I tend to have an odd relationship with Moffat as showrunner. I enjoy many of his episodes. But I loved Russell T. Davies so much more and I am adoring what Chris Chibnall is doing now. Watching Moffat’s episodes I always tend to find myself wrestling with the Doctor feeling like this galaxy-wide warrior hero. It always seemed to clash a bit with what he was trying to get away from in Series 1-4. So maybe how poorly Amy was developed just didn’t fully click (until you spelled it out for me) because I was looking at other parts of the narrative.

    But I have similar problems with lack of development with River Song – or, rather, her relationship with the Doctor. I adore her character! I love her sass and snark and the short story collection ‘The Legends of River Song’ is one of my favorite Doctor Who novels. But I never felt they did much to develop her relationship with the Doctor outside of making them flirt with playful banter. It was fun…but it was nothing like the emotional connection with Rose.

    I will never look at Amy Pond the same way again and that’s a good thing! Thank you for this post. I’m going to be thinking about it for a long time after I walk away from it. It will forever shape how I see her character. I’m just about to start rewatching the episodes with Clara and I’m going to pay closer attention to how’s she’s presented in the wake of reading this, too.


    • Krysta says:

      Yes, I also have problems with the Doctor as warrior! I think I reflected a little on that with another post on my feelings on series 6. It’s especially confusing because River, at one point in the library episode, celebrates the Doctor who can make armies run. Then, suddenly, she’s chastising the Doctor for “becoming too big.” Do you want him as a super warrior or not? But, even after he “erases” himself, he’s still, at heart, a soldier, and that’s a theme that plays throughout Eleven’s run. It’s hard to know what to make of it since it’s so contrary to the transformation we saw in series 1-4. I just know I don’t like it because I thought part of the show’s power was the Doctor’s reluctance to do anything violent unless he felt he had no choice.

      And that’s an interesting route for the show to take. The Doctor is described, I think even by myself, as a “pacifist,” but he isn’t–not strictly. He is reluctant to go to war or use violence, but he will do so as a last measure. It’s sort of like a take on the “just war theory,” this idea that violence is not condoned, but may sometimes be necessary. But it’s so powerful to see the Doctor struggling with determining what “necessary” means and even struggling afterwards. War MAY be necessary, but it’s still wrong and it’s going to have psychological impacts and other negative consequences. In a way, Doctor Who under Davies is very anti-war just by showing the nature of war and what it can do to people.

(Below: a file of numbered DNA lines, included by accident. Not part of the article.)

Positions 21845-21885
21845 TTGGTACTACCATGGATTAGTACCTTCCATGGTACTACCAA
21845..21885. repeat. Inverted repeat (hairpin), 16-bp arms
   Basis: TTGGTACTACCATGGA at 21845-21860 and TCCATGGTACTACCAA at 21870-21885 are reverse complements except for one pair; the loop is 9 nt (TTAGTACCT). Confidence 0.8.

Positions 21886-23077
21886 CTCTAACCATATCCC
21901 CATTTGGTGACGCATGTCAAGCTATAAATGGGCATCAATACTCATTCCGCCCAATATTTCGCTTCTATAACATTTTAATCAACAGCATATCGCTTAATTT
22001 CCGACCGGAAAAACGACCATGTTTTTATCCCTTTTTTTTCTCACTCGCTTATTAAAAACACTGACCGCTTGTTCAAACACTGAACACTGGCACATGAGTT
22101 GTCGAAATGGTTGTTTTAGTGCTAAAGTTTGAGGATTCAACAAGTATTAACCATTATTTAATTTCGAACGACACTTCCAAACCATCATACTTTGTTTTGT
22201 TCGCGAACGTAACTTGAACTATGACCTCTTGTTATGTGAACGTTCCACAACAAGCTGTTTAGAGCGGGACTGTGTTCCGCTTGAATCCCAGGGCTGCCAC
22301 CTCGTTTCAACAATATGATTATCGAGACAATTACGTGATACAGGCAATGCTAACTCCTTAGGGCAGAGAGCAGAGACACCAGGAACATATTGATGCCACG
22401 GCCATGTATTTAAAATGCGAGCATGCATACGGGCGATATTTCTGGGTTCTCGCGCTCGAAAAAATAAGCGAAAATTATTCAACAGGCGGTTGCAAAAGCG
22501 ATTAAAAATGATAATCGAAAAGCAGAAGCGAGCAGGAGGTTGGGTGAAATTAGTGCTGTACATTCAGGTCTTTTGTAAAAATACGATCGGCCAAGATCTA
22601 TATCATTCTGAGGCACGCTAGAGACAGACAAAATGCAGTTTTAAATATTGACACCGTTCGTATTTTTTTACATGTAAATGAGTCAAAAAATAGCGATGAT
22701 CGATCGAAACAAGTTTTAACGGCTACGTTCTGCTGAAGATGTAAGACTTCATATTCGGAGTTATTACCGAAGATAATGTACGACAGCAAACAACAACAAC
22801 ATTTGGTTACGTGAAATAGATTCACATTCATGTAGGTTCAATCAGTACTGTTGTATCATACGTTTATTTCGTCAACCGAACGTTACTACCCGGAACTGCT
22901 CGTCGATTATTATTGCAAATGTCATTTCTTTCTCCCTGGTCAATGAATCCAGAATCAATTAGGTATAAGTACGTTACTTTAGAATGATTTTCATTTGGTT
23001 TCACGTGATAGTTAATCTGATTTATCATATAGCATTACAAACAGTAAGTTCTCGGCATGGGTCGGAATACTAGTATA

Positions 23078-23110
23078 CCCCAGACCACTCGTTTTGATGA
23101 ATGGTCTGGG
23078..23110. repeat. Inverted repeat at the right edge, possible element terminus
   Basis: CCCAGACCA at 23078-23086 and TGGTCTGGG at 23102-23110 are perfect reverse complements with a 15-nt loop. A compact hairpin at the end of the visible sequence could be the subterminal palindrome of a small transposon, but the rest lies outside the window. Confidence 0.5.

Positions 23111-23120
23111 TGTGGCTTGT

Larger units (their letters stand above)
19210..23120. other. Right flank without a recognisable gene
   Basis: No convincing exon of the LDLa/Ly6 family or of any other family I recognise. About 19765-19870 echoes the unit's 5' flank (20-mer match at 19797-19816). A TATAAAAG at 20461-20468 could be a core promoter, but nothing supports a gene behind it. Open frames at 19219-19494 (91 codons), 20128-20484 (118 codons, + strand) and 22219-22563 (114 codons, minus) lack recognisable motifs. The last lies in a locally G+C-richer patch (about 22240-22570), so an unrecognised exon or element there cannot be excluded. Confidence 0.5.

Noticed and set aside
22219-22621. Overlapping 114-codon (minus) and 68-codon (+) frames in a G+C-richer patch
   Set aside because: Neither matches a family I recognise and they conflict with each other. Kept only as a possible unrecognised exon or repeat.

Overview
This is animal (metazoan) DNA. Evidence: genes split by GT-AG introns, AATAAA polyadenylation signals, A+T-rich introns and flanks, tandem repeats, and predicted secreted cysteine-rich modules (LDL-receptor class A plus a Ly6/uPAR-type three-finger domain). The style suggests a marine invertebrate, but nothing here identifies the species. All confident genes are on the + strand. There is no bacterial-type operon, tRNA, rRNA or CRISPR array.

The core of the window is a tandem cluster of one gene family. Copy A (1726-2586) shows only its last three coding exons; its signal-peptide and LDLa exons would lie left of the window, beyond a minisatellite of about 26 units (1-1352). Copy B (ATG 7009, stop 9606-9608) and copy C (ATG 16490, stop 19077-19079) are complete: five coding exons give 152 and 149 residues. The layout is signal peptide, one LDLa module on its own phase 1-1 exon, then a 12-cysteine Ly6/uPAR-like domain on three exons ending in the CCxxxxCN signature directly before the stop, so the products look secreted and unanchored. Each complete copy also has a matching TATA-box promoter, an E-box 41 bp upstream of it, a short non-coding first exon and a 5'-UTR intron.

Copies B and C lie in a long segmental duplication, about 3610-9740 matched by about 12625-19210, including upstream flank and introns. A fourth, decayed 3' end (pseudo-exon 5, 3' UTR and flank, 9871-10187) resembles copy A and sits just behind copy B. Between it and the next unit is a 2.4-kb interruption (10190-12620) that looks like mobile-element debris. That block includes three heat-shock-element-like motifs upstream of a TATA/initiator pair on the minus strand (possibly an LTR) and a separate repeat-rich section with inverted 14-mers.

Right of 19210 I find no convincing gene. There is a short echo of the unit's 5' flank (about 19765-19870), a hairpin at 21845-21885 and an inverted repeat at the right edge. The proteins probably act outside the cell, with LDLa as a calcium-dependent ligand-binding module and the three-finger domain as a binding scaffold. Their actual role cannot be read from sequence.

I think one of the most powerful scenes in Doctor Who is at the end of series 4, when all the Doctor’s former companions come together. They are facing extermination by Daleks. But, even though the Daleks are the Doctor’s oldest and most hated enemy, he is appalled to find all his companions seeking violent solutions, like blowing themselves up with the spaceship to save Earth. He is appalled that his time with these people turned them into people who could easily seek violent solutions. That’s a key factor, I think, in his decision to be alone for awhile–not just Donna’s loss, but the recognition that he turns people into fighters. Then contrast that with Eleven’s run. In series 7, the Doctor is planning to blow a ship with himself on it to save the Earth from the Ice Warrior on board. He’s turned into what he hated. But, this time, we are supposed to celebrate his self-sacrifice instead of mourning the seeming necessity of a violent solution with innocent deaths.

      I’ve also been pondering River Song lately. She is mainly presented as this sexy, capable woman. I like that she’s capable, but, even after the revelation of her back story in series 6, she is, basically, just a woman who was pining after the Doctor and chasing him her whole life. She’s kind of like the anti-Martha? Martha left to have a whole life of her own. River just builds her life around the hope of meeting the Doctor one day again. And she does it over and over again because they are time travelers. She’s intelligent and fierce and talented–she could be so much more than “the woman who married or killed the Doctor, depending on the stories.” She could be someone with her OWN identity.

      I also rather disliked the whole Amy/River plotline since it neatly got around the issue of having to show Amy being pregnant or recovering from giving birth. They hide pregnant Amy away until she’s given birth, then they get rid of the baby so she doesn’t have to be something as unsexy as, heavens forbid, a MOTHER, and then she’s running around again in her short shorts like nothing’s happened and body changes don’t happen, etc. In a way, I thought that was problematic, too, just in a really subversive way you don’t think about. Because nothing’s being shown on screen. But the absence of pregnancy and motherhood because, you know, it might make Amy look less attractive is really troubling for me.